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Picking up whether a child has Dyslexia at an early age is vital in order to give them the support and help that the child needs with the written word. Teaching a subject in a multi-sensory way is key to helping those children build on their natural abilities and stop them feeling isolated from their peers, children very often feel sensitive if they do not think that they are learning at the same rate as others. It will also help them to learn in a way that will allow them to excel by using their natural abilities. By teaching the whole class in a multi-sensory way those with dyslexia aren’t made to feel different and those that haven’t been diagnosed, as believe it or not under diagnosis is still an issue, can excel. In a more traditional teaching environment they may become disruptive and disengaged. Often a person with Dyslexia can be very creative and display talents in more creative and artistic areas. It is not that they can’t understand or can’t achieve in academic subjects but that they may learn better in other ways. They may be a more visual, auditory, tactile or kinaesthetic learner and when more senses are used they can engage with a lesson and provide a positive contribution because they can see things from a completely different angle.

The British Dyslexia Association (www.bdadyslexia.org.uk) also has a great website for parents/teachers/employers with tools to help if you either have a child with Dyslexia or help assess whether a child in your care has Dyslexia which is the first step to helping our future generation and encourage more super talented people to succeed.

Dyslexia Awareness Week – 3rd – 9th November 2014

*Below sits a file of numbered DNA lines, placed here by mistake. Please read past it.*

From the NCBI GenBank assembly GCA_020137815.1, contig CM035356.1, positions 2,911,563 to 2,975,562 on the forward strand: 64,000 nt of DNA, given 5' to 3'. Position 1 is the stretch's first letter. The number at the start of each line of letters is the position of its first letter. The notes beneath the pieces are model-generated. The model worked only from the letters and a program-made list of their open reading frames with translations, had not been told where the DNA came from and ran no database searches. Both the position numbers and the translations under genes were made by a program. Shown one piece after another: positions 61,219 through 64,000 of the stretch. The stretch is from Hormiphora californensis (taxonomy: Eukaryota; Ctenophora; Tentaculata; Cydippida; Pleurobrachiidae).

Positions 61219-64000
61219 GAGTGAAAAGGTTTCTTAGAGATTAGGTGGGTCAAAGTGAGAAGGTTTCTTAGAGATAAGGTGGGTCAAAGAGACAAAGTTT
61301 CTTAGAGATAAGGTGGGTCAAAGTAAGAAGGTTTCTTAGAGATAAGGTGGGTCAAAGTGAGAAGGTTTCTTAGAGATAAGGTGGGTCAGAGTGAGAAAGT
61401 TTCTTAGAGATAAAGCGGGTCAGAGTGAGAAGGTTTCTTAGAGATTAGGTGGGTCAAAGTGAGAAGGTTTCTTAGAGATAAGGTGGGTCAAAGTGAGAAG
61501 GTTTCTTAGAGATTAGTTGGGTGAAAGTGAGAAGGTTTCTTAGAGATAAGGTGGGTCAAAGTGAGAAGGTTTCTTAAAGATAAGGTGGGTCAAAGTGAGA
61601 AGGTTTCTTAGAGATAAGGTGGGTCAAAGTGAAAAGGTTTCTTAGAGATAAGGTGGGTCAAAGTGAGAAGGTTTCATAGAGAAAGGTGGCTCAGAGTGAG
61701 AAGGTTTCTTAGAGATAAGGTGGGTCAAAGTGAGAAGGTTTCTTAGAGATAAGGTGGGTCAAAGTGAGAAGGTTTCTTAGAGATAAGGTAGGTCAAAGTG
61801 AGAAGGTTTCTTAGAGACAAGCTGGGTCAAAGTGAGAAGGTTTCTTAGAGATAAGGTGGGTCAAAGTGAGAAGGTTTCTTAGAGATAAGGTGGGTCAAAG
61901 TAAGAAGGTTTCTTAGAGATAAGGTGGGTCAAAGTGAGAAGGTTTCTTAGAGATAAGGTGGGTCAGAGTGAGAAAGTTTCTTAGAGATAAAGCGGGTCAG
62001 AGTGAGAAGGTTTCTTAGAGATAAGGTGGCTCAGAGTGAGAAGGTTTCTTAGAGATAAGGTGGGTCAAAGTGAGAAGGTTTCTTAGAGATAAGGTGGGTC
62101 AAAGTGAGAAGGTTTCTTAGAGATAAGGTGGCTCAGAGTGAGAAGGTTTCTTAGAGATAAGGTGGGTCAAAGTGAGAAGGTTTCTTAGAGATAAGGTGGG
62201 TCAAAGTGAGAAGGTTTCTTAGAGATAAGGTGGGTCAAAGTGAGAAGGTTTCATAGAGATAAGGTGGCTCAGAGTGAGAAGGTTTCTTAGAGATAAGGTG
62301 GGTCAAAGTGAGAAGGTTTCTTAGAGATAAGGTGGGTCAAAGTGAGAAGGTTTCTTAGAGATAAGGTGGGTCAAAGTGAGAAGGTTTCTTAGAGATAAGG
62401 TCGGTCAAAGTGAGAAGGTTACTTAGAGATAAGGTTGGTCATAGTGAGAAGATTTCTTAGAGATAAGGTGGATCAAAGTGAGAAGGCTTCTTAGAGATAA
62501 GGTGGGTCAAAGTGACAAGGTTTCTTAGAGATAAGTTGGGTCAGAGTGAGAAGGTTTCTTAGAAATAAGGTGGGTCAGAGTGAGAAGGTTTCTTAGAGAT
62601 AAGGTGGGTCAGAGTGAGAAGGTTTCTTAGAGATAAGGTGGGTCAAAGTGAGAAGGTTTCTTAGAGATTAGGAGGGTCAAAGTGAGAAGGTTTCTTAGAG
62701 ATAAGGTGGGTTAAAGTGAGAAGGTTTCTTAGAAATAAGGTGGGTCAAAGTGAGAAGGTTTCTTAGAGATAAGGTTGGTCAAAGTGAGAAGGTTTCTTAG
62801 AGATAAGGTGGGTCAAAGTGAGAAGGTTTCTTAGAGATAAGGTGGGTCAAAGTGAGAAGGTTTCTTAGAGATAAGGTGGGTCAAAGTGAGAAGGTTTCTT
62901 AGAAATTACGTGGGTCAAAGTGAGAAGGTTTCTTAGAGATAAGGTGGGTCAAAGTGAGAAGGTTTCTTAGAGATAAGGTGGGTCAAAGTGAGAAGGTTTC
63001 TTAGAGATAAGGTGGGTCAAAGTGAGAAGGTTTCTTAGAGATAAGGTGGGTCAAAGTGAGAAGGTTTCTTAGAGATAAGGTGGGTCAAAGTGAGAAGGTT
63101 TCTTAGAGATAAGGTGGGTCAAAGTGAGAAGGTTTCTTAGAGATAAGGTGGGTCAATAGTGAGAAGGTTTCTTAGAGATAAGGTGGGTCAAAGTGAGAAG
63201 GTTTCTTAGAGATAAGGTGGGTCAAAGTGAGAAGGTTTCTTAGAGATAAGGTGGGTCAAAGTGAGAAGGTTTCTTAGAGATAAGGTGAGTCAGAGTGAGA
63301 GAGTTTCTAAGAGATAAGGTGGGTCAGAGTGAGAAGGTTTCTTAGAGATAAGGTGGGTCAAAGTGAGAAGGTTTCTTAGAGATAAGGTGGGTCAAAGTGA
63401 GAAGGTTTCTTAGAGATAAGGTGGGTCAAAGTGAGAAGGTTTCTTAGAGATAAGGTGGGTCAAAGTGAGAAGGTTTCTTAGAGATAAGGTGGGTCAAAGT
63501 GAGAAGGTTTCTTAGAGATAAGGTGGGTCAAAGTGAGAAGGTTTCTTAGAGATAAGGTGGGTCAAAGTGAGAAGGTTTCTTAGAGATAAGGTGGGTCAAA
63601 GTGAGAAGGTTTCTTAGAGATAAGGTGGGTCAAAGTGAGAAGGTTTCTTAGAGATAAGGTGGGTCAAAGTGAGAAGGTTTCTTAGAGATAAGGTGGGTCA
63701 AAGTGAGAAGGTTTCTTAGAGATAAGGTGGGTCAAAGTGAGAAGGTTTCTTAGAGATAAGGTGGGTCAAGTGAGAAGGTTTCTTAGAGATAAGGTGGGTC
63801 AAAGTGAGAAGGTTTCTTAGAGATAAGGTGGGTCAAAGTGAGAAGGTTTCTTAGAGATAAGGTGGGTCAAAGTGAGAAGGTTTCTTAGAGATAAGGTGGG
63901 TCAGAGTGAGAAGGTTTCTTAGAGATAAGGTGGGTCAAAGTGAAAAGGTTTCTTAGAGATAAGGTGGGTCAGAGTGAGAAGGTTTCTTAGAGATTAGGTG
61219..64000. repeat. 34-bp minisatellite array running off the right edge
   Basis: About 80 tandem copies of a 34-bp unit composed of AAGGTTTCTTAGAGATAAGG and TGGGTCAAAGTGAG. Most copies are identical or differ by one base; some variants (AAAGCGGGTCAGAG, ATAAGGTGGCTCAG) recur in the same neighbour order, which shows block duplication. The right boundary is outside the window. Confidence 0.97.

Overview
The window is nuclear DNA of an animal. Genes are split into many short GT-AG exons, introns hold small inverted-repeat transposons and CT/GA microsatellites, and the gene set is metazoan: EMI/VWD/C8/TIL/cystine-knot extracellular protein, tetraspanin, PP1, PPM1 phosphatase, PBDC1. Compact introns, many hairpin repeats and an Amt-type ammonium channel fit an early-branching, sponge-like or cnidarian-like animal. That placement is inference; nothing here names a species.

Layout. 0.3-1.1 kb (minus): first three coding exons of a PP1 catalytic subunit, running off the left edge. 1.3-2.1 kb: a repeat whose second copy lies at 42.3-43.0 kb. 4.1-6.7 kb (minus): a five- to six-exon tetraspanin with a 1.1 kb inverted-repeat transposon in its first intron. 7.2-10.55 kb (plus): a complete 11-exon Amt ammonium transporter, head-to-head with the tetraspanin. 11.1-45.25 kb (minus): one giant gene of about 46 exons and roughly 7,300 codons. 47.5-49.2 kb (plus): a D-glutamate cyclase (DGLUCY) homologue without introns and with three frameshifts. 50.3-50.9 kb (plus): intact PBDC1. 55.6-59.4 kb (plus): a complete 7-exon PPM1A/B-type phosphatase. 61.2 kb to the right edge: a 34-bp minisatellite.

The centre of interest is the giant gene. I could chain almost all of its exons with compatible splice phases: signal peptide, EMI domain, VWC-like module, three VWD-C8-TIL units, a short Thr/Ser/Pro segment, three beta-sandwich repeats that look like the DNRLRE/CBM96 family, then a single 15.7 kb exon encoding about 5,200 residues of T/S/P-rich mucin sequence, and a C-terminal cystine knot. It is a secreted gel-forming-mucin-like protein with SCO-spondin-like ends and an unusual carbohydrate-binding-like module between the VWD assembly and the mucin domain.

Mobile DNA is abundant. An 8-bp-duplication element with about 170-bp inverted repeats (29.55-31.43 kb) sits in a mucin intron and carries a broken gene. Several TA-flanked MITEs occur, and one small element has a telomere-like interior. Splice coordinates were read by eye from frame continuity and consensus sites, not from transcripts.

Learning Through Play

Whilst reading yesterday’s letter to the The Telegraph from leading educationists I was pleased to see their call for a more play based curriculum.

Inevitably the media has focused on the call for children to start school later, this has meant the call for more play based learning has been overshadowed. This letter and most studies have focused on play based learning for the under 5s. I believe play based learning has a role at all ages. When we have a good experience whilst learning we retain the knowledge better. We have something to ground that knowledge to. For instance <blog_break>when I’m in schools telling our Chest of Dreams story there is a section where the characters follow the points of a compass to lead them to the treasure. So whilst I’m telling the story or just after I get the kids to follow the directions in the book. As the children have experience of using the compass points during the game they remember them. Should later on they need to recall the information they can go back in their minds to that experience.

Play based learning is also valuable for dyslexics as they learn best through a multi sensory approach. If they were to read the same information about the compass points, they may struggle to understand it as their concentration will be on reading the words rather than understanding the meaning. However if they learn through experience they are more receptive and can easily understand the meaning. As dyslexia is massively under diagnosed there maybe many undiagnosed children in a class.

So I think Mr Gove’s dismissal of the letter mean that he is missing a great opportunity to give kids a lasting education rather than just equipping children to past tests and putting a whole group of kids at a disadvantage.

Crafting our future scientists.

Child_Scientist

I was driving home on Easter Monday listening to Radio 4’s Start the Week programme; being interviewed were three scientists. One of the scientists Philip Ball made the point that science is all about making things and it’s a craft. I had always thought of science as looking at what had been made. He went on to explain that most scientific research is done in finding some way of making a practical product such as a medical device.

Heckscher (1966)[1] explains the link between creativity and science ‘in every great discovery there has always been somewhere along the line a creative act, a leap of imagination.’ Bernadette Duffy [2] explains this further with Newton’s discovery of gravity saying that it took a creative jump from observing the apple falling to getting to the theory of gravity. Continue reading